It's time for the Premier League to act - and end Newcastle United's 13 years of 'lies, half truths and vindictive decisions'

"When the public discovers the deceit of one of its own, it’s not that man only who loses his position, but the people lose faith in all like him."

SHANGHAI, CHINA - JULY 19: Richard Masters of Premier League speech during the cocktail reception to celebrate the Premier League Asia Trophy, the youth tournament and showcase the wider football development work in China. during the Premier League Asia Trophy on July 19, 2019 in Shanghai, China. ((Photo by Fred Lee/Getty Images for Premier League)
SHANGHAI, CHINA - JULY 19: Richard Masters of Premier League speech during the cocktail reception to celebrate the Premier League Asia Trophy, the youth tournament and showcase the wider football development work in China. during the Premier League Asia Trophy on July 19, 2019 in Shanghai, China. ((Photo by Fred Lee/Getty Images for Premier League)

Prophetic words, non-Newcastle United takeover related, from a Middle East journalistic heavyweight, widely regarded as the father of modern Arab reporting, Mustafa Amin.

Taken out of context these words, on Islamic liberalism, can easily be twisted to quite perfectly reflect a situation which, for many reasons, is spiralling out of control on Tyneside.

From the liberal musings of Amin, to the antithesis of his words - the slightly more liberal than before, but still an absolute, totalitarian monarchy, Saudi Arabia.

Premier League chiefs have long toyed with the idea of granting the Saudi fox a run of the chicken coup - but 86 days since papers were filed with the regulatory body, the Geordie nation waits still, for someone, anyone, to put their head on the chopping block and say, 'it's done'. But, of course, this time with solid basis, facts and meaning.

We all know the arguments - we're all long tired of them, too.

Piracy - sadly not the Blackbeard, skull and crossbones kind - is the crux of the problem, always has been.

For every Hatice Cengiz statement, claim and counter-claim from an agenda-ridden Twitter account, the rewrites and rehashing of human rights concerns from Amnesty and others, no-mark MPs with a geopolitical axe to grind (search SNP and Qatar for some flesh on the bones) and more, still the Premier League are edging towards granting the fabled 'green light' to this deal.

And why?

Because they've considered all arguments of human rights abuses or crimes of international law? That's what they want you to believe.

This is not because they've dug deep into the dark, dark well that is the cultural, historical, reputational, political ethics of the country by whom the Public Investment Fund represent, the very body who want to buy 80% of M*ke Ashl*y's Newcastle.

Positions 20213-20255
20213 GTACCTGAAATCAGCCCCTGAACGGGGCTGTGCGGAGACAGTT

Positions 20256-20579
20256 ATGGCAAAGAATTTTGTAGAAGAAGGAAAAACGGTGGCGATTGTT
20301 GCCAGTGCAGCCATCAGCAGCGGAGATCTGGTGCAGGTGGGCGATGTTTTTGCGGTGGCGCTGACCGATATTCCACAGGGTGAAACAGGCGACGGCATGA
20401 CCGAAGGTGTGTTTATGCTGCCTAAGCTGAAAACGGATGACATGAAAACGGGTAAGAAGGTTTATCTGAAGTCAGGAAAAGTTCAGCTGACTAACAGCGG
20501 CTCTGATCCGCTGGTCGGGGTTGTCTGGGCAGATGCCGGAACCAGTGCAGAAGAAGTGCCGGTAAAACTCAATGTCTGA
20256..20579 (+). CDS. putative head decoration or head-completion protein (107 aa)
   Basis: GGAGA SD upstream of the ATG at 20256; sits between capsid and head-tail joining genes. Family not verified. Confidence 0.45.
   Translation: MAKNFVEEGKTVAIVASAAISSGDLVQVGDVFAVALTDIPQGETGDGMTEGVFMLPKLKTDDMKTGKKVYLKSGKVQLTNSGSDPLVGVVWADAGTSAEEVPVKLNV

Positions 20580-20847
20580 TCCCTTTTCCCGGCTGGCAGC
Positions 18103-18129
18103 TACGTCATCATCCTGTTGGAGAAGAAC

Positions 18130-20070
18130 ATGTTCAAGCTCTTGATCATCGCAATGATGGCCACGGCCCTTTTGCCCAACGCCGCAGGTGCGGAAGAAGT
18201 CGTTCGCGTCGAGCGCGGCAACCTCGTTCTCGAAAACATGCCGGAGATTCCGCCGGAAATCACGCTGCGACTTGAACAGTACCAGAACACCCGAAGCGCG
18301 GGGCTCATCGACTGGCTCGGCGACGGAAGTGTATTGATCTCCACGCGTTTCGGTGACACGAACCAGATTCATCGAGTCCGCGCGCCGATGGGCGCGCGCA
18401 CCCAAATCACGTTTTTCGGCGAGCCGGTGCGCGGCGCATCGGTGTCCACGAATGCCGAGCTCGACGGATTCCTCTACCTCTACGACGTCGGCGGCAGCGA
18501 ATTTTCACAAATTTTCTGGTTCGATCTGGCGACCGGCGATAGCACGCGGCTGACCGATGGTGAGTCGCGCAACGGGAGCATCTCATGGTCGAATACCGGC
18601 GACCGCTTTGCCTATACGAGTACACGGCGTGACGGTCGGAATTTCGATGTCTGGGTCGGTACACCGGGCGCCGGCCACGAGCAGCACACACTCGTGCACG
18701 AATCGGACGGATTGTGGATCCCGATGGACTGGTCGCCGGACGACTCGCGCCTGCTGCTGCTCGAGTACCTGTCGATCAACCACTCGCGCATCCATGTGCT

The delays prove it. The delays only underline what we have always known - that money talks and the Premier League listens loud and clear.

"When the public discovers the deceit of one of its own men... the people lose faith..."

The delays are holding us back. The delays are causing tension, hurt, mental torture. The delays are not welcome, nor is the impact on Geordies truly understood or acknowledged by those in the halls of power at the Premier League - that means you Richard Masters.

The delays are about cash, plain and simple. Be straight about it - the silence is breeding mistrust. Fans on the street have lost all faith in the process, so too it seems have the actual decision-makers, as it is their want to 'beef up' the owners and directors test in light of challenges posed by this complex bid.

And while England and the Premier League are as far removed from PIF and Saudi Arabia as can be in a whole host of ways, making for very ill-arranged bedfellows - this takeover is within itself a paradox, a one awash with petro-dollars.

Much like the UK government courts Saudi kings, and has done since for almost 100 years, keen for a pipeline to the spigot splurging millions, billions and trillions from the ground, the Premier League is now wanting to tap into the Middle Eastern ATM - and use their global might, power and influence to enact proper change in what has proven an unruly frontier when it comes to the banditing of intellectual property rights.

As much as we hate it, Newcastle United is a pawn in this high-power game.

Masters this week, for the first time in this process, discussed the NUFC deal directly. It was welcome communication but not enough.